Replied to Ignoring carbon, is energy use bad or fine? (Interconnected, a blog by Matt Webb)
Maybe energy use is actually fine, if the carbon footprint of energy production is zero, and we ignore the manufacturing footprint of the powered items? That’s how it seems but perhaps I’m missing an externality somewhere.

Given your starting point of it being solar, Matt, the energy is already reaching earth and mostly turned into heat upon arrival. At worst you postpone the transformation into heat by using it for other things first. So the energy usage would be fine I suppose (though the purpose might not be)

Another perspective is that until now energy efficiency in devices hasn’t reduced energy usage, but usually increased it. It lowers the threshold for energy use, making more things (financially) ok to use energy for. Where energy efficiency lowers the floor for energy use, energy abundance as you describe I think removes both the floor and the ceiling: there’s no financial reason to keep one’s energy use in check, no task too trivial, no task too big.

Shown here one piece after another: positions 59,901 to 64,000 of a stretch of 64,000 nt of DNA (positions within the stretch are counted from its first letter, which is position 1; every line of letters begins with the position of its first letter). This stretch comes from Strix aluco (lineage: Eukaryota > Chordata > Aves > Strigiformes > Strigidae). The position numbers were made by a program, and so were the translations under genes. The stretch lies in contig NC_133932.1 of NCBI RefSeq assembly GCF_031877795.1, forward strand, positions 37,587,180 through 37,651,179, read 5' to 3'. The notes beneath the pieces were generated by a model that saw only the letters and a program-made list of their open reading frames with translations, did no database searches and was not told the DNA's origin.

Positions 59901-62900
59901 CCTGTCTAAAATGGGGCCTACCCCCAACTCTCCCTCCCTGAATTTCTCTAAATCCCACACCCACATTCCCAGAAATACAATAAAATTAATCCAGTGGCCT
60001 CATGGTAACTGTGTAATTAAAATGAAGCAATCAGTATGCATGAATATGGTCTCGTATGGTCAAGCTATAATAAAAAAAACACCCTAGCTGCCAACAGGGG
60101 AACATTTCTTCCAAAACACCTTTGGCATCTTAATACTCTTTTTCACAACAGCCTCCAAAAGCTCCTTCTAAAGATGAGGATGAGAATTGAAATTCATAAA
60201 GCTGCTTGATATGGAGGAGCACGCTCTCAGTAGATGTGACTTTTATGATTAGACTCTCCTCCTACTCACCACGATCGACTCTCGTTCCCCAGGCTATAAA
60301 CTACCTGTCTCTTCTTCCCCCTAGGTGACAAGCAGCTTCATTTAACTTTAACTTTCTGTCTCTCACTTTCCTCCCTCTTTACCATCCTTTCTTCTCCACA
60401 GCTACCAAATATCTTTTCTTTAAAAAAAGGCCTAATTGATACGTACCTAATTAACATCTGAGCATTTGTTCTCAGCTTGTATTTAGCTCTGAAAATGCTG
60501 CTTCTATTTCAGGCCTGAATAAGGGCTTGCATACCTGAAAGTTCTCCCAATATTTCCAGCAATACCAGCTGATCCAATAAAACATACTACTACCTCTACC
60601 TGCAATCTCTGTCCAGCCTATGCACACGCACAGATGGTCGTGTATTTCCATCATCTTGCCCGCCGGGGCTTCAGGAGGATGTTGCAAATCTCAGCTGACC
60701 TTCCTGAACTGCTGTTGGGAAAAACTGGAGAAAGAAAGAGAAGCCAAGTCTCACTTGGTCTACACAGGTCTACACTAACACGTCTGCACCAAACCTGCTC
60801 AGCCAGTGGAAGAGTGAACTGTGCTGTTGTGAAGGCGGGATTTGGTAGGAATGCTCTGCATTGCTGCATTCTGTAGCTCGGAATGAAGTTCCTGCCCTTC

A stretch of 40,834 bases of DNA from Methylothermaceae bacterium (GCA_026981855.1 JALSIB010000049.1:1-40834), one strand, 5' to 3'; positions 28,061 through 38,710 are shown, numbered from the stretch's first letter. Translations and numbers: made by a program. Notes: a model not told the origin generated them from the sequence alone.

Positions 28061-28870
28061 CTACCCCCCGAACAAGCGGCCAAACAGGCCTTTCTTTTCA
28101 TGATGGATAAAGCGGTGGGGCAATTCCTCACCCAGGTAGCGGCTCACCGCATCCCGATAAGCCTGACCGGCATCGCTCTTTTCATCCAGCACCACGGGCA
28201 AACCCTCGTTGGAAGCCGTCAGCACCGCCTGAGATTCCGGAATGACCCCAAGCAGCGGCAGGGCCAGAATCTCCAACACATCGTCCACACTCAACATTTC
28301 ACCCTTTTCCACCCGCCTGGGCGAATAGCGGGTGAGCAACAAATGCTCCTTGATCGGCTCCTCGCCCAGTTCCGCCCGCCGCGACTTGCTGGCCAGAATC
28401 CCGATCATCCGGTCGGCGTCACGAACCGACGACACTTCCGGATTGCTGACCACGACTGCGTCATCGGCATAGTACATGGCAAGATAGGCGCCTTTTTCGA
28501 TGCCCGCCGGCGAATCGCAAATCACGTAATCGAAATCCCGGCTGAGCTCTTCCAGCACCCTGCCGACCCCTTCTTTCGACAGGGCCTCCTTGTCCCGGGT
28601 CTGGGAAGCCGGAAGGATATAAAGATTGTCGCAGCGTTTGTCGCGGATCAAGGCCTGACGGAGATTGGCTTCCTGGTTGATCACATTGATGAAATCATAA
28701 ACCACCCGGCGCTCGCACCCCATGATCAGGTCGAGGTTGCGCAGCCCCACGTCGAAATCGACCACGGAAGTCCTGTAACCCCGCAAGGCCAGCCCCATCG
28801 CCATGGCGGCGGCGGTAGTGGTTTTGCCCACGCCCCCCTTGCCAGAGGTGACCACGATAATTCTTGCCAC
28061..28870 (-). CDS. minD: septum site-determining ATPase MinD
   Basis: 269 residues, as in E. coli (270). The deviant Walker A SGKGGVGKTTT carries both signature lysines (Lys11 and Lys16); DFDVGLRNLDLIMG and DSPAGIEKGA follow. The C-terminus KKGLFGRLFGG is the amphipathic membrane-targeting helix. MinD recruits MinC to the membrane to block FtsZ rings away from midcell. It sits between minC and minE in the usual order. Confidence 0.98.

What I’ve always found odd in discussion with suppliers on whether to add solar panels to our roof was their insistence of dimensioning it just below our usage. That never made any sense to me. No sense, because of obvious things such as the likelihood of at some point driving an EV that needs charging. And no sense because of the scarcity mindset it suggests, whereas a household having an energy surplus means you can be more of a maker household, and can start thinking about contributing directly to your local area in new ways. It only makes sense from the perspective of feed-in tarriffs, and the needs of centralised electricity suppliers, the grids, and load balancing.

Other factors might come into play with true energy abundance, that mean not limits really but the need to take energy needs of neighbours into account, with local social feedback loops concerning distribution, peak usage, local grid’s physical limits, timing, and intermittency of use.

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